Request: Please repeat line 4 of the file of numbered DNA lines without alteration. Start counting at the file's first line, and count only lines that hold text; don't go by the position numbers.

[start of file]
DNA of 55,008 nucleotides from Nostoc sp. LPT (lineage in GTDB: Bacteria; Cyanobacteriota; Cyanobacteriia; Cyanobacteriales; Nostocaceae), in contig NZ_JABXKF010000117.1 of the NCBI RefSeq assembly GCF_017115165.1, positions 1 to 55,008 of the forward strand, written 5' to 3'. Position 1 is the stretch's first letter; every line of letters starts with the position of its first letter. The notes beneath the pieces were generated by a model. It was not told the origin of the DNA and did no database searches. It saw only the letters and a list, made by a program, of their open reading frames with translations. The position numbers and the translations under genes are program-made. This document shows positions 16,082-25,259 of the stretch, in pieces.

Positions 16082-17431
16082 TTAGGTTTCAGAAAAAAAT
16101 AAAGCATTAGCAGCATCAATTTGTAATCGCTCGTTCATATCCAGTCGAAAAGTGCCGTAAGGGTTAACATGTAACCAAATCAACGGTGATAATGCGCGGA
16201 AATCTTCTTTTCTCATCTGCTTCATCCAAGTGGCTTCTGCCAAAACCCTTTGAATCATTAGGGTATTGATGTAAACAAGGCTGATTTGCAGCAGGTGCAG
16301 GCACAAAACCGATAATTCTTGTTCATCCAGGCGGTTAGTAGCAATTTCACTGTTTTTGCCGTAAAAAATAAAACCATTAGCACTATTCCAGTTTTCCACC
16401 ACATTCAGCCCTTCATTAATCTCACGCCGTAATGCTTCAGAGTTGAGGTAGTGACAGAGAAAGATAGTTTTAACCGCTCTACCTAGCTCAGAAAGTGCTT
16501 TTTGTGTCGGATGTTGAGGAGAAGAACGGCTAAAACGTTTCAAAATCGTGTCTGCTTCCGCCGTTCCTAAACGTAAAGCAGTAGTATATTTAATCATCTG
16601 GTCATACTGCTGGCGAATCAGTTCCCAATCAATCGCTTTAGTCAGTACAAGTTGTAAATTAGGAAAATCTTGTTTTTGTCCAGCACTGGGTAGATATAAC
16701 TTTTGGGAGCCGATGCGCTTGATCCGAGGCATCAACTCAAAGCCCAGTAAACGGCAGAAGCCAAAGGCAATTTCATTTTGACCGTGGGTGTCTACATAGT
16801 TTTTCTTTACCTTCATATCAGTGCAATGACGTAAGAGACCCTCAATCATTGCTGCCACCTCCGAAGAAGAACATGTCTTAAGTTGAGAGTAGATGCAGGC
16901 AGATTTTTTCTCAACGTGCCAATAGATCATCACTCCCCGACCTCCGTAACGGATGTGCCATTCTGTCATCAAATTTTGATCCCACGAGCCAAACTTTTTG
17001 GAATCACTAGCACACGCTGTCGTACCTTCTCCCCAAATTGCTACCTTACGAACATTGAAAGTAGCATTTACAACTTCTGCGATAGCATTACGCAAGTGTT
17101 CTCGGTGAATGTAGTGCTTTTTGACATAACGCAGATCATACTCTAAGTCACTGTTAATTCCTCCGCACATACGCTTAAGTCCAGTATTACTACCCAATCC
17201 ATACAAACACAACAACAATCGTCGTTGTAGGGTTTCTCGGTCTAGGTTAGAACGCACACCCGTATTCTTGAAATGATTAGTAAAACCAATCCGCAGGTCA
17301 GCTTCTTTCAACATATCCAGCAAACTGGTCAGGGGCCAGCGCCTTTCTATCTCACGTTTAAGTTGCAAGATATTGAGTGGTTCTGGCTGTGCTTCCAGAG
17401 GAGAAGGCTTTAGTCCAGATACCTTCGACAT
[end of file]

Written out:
16101 AAAGCATTAGCAGCATCAATTTGTAATCGCTCGTTCATATCCAGTCGAAAAGTGCCGTAAGGGTTAACATGTAACCAAATCAACGGTGATAATGCGCGGA